I, personally, am not a fan of using fins or paddles during swim workouts. Fins caused pain and tenderness in my ankles and paddles created, what I felt, was unnecessary stress on my shoulders. Plus, when it comes time to race, fins and paddles are not allowed, so I prefer to know how I’m performing and progressing in the water without the aid of swimming tools.
However, according to my husband, who was a competitive swimmer for years and who can still post world-class times in the swim leg of a triathlon, “Fins and paddles can be useful training tools early in the season to improve technique and teach your body what it feels like to move fast through the water.”
When used sparingly and correctly, fins can indeed help swimmers increase speed, build leg and kick strength, teach proper stroke technique, and improve body position, cardiovascular endurance and ankle flexibility, which, according to swimming.about.com, “will result in a more efficient flutter kick through better angles of attack on the water.” Fins also helps athletes feel the difference between kicking from the hips as opposed to kicking from the knees. But fins also increase stress on the knee joints so they should not be worn by swimmers with knee pain or while swimming breaststroke.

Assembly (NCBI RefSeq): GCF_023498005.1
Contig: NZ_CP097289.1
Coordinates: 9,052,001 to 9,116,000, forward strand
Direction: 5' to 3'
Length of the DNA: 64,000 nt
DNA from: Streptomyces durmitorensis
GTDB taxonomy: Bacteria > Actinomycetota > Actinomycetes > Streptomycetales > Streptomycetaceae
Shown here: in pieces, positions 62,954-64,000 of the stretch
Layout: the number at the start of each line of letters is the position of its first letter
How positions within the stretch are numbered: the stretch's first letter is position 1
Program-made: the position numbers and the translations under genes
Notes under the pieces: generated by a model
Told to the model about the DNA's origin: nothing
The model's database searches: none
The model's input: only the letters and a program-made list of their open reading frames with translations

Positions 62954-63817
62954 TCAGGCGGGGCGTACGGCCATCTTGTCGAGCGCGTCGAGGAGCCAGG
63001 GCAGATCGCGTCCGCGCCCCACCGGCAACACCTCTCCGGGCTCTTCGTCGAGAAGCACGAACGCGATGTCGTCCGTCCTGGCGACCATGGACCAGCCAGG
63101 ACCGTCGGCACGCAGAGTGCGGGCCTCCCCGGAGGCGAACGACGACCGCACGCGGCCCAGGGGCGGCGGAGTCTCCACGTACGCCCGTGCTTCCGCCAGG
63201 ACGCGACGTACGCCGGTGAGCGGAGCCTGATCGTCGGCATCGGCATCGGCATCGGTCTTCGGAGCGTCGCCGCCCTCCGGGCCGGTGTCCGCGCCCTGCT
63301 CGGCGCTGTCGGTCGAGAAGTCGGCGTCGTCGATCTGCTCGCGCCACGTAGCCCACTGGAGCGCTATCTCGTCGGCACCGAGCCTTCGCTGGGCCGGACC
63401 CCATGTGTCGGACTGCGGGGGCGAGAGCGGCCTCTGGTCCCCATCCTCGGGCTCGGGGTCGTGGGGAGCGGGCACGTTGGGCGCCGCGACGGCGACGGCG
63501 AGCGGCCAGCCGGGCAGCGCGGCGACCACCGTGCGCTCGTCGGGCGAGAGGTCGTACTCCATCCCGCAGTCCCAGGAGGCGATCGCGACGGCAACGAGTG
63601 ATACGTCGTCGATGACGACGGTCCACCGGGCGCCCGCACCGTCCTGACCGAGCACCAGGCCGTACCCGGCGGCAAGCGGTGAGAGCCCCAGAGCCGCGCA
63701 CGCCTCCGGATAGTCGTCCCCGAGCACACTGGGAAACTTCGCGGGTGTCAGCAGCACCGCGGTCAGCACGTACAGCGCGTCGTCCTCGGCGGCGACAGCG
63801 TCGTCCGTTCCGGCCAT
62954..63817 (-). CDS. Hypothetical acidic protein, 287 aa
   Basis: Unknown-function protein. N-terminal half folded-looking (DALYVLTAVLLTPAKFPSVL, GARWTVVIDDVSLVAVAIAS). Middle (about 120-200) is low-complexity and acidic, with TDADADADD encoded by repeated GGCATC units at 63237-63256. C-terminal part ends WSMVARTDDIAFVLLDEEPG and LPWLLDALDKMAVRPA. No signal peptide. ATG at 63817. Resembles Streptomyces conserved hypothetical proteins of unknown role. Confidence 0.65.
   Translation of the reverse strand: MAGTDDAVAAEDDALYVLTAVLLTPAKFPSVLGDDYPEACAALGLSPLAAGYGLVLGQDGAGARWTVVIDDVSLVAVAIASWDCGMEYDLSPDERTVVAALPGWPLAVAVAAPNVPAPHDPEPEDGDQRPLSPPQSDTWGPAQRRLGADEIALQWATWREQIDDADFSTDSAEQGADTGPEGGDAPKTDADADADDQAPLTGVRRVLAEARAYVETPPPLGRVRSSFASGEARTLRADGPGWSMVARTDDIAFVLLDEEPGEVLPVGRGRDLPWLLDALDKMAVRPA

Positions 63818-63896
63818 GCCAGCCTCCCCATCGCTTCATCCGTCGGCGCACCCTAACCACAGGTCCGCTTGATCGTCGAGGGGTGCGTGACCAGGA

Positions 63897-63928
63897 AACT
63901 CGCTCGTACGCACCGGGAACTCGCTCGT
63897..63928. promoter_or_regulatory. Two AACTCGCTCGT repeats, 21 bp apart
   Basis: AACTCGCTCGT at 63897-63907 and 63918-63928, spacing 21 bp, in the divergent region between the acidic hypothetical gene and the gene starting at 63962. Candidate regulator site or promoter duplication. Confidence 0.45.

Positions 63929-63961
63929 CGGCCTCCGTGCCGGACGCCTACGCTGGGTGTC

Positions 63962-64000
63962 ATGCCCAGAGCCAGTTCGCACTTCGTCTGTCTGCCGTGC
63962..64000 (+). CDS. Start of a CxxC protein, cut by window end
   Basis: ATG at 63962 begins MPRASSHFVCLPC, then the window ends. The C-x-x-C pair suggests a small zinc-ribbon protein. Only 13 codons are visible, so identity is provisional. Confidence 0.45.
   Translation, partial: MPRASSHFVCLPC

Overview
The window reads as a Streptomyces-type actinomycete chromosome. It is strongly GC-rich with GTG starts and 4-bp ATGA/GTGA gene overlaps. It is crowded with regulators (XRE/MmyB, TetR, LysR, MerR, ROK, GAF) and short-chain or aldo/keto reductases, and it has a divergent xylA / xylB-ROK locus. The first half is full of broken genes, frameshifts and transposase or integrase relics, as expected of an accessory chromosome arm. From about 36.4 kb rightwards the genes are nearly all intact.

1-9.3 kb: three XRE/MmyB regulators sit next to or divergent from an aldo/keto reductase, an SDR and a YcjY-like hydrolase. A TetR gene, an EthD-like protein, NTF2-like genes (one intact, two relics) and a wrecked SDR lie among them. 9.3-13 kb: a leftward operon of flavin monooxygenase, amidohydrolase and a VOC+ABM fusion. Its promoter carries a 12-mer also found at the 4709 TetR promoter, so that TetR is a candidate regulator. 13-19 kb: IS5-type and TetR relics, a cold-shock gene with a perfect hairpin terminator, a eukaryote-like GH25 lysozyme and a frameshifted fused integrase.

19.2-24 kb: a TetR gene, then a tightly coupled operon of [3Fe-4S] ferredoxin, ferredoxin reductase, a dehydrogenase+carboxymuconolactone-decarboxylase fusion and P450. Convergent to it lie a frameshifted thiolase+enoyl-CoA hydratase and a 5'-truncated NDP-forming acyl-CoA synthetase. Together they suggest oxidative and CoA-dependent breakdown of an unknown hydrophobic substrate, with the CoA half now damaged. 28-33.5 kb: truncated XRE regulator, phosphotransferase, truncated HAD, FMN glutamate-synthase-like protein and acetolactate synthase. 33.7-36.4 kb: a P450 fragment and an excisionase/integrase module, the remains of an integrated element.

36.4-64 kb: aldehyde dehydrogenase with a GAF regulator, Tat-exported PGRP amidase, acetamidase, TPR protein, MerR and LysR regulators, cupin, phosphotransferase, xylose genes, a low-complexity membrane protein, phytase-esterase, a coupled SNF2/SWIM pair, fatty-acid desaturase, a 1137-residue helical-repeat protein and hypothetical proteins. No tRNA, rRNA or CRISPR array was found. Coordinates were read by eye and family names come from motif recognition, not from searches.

Since 90 percent of swim propulsion comes from the upper body, hand paddles are used to increase shoulder strength and power, and to create a better feel for the water by helping a swimmer to improve stroke technique and efficiency.
Paddles should be no more than 10 percent bigger than your hand and, as with fins, should not be used for more than 25 percent of your workout. If used incorrectly or too often, paddles can cause shoulder soreness and even lead to shoulder injuries. Swimmers with technical stroke deficiencies should not use paddles until the deficiencies are corrected.
As trainright.com notes, if you want to improve your stoke, focus on technique first and strength second. “The goal is always to do it right, and then do it powerfully.”